What Is The Maximum Frictional Force That The Ground Can Exert On The Ladder At Its Lower End?

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A uniform ladder 5.0 m long rests against a frictionless, vertical wall with its lower end 3.0 m from the wall. The ladder weighs 160 N. The coefficient of static friction between the foot of the ladder and the ground is 0.40. A man weighing 740 N climbs slowly up the ladder. Start by drawing a free-body diagram of the ladder.

(a) What is the maximum friction force that the ground can exert on the ladder at its lower end?

(b) What is the actual friction force when the man has climbed 1.0 m along the ladder?

(c) How far along the ladder can the man climb before the ladder starts to slip?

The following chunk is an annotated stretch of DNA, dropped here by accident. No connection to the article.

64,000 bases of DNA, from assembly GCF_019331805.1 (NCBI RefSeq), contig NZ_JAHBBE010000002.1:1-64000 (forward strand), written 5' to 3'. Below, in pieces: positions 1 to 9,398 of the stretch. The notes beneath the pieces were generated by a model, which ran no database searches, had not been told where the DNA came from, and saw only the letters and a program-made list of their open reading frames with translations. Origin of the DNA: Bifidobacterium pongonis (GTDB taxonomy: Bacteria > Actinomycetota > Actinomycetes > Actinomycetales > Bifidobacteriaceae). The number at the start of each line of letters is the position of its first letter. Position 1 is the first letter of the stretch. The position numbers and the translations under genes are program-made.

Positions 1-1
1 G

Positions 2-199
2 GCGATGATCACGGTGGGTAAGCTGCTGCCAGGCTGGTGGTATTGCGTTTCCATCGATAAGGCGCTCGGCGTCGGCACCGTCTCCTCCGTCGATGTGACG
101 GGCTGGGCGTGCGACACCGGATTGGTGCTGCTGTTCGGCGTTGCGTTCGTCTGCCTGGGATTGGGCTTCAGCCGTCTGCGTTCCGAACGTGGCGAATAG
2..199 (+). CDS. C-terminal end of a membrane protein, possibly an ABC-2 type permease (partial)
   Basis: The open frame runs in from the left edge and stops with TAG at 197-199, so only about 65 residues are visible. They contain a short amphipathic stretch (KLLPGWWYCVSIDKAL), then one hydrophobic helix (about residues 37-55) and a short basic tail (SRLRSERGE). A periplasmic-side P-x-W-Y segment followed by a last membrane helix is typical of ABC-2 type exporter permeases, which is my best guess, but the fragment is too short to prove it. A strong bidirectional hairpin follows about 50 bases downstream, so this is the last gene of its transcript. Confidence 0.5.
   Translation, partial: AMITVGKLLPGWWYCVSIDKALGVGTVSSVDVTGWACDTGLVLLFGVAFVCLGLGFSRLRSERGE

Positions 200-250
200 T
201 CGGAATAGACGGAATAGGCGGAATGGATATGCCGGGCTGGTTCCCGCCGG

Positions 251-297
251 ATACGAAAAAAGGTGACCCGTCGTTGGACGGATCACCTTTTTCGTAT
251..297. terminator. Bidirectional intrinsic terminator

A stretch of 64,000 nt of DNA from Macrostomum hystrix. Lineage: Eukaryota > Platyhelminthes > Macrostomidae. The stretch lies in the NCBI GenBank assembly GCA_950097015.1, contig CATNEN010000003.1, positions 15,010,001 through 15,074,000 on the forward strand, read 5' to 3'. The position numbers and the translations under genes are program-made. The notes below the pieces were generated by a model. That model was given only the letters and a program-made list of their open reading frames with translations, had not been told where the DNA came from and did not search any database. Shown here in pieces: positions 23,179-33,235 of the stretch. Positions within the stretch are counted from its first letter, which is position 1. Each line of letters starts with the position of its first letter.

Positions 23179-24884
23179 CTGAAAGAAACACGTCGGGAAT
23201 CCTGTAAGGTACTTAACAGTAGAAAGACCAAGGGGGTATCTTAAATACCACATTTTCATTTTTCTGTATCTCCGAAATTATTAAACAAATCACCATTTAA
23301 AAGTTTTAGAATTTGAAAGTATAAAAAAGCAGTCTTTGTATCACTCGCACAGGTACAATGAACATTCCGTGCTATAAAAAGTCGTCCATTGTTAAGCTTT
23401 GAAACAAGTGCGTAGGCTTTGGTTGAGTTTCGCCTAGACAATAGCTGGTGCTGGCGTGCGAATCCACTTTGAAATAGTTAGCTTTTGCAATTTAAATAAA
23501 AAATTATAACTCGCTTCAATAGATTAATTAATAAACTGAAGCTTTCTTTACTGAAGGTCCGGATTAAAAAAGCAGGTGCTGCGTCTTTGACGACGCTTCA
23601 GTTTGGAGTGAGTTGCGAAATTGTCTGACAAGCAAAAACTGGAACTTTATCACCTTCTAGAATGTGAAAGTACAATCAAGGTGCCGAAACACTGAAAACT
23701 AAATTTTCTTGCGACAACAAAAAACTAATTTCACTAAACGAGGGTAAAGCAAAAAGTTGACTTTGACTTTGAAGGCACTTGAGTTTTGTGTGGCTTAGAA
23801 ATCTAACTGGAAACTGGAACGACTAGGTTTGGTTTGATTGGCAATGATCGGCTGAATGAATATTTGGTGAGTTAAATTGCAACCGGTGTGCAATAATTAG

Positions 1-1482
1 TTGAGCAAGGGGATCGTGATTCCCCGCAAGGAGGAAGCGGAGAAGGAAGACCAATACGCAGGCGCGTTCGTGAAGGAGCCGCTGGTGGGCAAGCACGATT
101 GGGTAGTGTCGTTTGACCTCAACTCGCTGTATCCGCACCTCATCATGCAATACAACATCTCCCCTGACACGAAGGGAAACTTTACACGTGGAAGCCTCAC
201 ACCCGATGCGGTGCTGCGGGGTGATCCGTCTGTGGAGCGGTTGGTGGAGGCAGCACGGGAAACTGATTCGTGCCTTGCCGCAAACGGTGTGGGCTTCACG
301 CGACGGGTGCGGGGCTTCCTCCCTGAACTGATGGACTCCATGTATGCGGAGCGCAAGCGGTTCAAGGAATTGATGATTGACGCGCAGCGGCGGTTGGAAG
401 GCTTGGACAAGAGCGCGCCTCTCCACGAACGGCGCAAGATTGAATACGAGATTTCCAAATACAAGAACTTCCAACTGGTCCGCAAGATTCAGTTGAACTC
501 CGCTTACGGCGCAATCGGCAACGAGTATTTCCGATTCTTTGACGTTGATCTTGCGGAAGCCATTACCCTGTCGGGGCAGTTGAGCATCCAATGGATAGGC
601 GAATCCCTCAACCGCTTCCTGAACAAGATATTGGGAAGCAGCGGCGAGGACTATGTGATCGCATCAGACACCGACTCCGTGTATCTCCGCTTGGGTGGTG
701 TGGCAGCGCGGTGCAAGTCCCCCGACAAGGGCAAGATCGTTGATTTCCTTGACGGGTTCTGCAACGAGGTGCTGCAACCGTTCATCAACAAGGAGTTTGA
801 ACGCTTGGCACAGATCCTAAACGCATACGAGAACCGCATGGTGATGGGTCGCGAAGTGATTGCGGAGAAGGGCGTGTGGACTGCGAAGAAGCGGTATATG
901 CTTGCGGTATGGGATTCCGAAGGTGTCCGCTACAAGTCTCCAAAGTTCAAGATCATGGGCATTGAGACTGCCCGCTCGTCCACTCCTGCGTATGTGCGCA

The ladder is an equilibrium state. As shown in the figure below, the ground exerts normal force $N_2$ and the wall exerts a normal force N1. The friction force by the ground is given by

The friction force by the wall is zero as it is frictionless, so the equilibrium of the ladder occurs due to the balance between the normal force N2 and the weight of the ladder Wl and the man Wm

Now, plug the values for Wl and Wm to get N2

Now, we plug the values for N2 and Us – 0.40 into equation (l) to get Fg


We need to find N2, there is a torque applied in the ladder, the summation of this torque is zero


Let us consider the distance where the ladder starts to slip is X. At height 4 m, the maximum normal force of the wall N1 is the same for the ground N2 – 360 N. So, the torque before the ladder starts to slip is zero.


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